It's like, no, I want a book to read. I want a checklist. I want a podcast and, um, and realizing how much yeah of me sending her podcasts. Oh, this is a great podcast on this is me again, leading that process rather than letting her become the disruptor and her becoming the person that she wants to be. So then in my own individual therapy, working with my therapist on family of origin issues, where does that achieve fairness come from? Um, there's obviously benefits to that, but then there's also a lot of things and a lot of baggage where if external validation is always the thing that makes me feel good about myself, that's a terrible way to live and that's not anything I have control over if people affirm me or don't affirm me and so he, he's a Buddhist therapist and has been practicing meditation for 25 years.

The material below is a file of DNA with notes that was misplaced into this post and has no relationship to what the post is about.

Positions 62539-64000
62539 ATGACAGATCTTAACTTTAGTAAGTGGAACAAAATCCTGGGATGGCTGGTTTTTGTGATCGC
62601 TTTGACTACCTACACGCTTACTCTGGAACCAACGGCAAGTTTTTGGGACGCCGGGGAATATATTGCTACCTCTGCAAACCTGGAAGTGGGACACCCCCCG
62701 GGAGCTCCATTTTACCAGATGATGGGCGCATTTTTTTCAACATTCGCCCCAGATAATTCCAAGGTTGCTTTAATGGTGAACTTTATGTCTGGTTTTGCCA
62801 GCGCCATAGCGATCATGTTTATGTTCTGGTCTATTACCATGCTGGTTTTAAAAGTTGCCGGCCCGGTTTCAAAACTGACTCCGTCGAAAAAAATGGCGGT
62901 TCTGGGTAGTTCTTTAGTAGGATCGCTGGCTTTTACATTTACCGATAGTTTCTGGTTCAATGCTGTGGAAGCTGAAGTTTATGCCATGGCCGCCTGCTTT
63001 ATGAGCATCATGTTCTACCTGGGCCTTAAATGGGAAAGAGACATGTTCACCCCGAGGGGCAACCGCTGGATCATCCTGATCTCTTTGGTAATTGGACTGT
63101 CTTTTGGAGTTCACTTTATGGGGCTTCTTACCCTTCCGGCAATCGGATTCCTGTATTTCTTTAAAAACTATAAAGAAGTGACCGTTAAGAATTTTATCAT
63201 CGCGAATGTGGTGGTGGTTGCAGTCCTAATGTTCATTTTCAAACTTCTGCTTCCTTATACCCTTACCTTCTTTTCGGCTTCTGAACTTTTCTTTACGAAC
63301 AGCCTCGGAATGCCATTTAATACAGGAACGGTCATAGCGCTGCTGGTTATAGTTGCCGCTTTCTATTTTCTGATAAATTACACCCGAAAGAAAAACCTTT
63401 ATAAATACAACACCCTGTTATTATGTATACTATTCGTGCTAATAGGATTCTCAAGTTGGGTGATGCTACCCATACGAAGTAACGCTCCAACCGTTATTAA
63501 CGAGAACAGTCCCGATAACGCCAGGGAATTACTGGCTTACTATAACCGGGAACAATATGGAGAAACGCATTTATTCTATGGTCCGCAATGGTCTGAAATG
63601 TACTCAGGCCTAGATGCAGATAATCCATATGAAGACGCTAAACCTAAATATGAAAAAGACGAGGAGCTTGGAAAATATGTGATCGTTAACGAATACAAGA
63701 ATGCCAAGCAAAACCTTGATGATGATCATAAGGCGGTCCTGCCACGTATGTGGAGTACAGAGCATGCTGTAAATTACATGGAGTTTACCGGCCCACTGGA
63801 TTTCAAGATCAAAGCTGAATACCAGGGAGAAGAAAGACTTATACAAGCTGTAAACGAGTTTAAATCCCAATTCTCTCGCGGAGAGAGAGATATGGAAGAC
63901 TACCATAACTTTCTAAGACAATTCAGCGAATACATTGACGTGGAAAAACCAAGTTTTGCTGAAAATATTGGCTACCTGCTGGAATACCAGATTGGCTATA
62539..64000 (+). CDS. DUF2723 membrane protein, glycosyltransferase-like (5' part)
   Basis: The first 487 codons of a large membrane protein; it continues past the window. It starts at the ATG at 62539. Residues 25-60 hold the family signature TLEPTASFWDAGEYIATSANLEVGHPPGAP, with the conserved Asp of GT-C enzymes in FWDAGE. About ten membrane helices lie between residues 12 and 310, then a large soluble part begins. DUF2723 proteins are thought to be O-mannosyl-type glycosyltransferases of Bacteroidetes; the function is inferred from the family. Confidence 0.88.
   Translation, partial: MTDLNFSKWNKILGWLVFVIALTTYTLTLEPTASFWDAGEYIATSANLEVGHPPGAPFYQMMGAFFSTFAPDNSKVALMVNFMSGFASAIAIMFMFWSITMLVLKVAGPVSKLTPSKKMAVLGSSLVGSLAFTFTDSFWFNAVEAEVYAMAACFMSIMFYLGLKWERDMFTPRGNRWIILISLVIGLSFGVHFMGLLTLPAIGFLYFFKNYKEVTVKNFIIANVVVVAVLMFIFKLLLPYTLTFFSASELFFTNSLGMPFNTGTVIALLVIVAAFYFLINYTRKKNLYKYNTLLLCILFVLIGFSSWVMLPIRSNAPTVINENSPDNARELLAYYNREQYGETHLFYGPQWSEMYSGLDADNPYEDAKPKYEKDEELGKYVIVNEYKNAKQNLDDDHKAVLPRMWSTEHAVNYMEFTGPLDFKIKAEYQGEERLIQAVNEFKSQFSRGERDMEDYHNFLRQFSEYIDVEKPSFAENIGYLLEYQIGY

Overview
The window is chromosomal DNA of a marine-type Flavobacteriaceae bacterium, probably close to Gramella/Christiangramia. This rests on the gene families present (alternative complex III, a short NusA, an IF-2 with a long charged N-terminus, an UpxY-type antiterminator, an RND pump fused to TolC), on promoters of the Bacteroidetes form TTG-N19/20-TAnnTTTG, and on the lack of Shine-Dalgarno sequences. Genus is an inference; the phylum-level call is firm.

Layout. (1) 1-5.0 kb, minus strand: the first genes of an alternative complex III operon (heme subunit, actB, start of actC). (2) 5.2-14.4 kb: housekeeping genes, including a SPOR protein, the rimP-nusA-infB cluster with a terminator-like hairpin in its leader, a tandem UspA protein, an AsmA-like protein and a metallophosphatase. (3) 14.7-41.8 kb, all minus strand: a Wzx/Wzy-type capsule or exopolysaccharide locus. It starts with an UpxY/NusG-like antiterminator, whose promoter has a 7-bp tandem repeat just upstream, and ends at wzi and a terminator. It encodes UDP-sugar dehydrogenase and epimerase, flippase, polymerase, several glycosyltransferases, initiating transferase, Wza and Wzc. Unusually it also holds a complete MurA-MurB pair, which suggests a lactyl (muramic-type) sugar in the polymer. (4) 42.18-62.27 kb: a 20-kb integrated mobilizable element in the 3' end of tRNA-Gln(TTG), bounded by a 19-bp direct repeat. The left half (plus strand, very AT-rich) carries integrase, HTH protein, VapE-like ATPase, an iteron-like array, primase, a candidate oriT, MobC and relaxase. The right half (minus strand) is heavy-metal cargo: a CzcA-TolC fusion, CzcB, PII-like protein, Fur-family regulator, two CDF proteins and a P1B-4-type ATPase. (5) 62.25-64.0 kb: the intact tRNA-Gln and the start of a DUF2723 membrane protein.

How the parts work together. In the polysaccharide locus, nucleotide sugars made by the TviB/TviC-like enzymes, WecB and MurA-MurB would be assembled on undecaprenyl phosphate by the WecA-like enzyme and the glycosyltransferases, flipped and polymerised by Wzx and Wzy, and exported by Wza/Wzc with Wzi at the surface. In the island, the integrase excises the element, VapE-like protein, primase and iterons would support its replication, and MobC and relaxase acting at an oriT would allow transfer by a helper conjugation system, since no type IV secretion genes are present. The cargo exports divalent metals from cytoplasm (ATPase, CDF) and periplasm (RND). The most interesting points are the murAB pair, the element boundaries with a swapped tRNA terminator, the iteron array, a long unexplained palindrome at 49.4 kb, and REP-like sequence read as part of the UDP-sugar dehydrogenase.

Um, so just having that perspective of kind of yes and, uh, of, yeah, it can be that you're an achiever, but you also in that don't have to give. That up, but you can also, uh, chill out a little bit. So I love having that external perspective too. Just help me sort through what I'm thinking and what I want to get out of life.

Jonathan Levi: It's quite funny, your marriage sounds a lot like my marriage and your therapists sounds a lot like my therapist, you know, what we talk about is, well, why do I feel the need to help so many people and achieve? And what am I trying to, to make up for? And what trauma am I trying to heal by showing the world how good I am and how much I can do for others and how much I can serve others. You know that that comes from trauma. And so, uh, when I do make the time to go there and that, that's what we work through.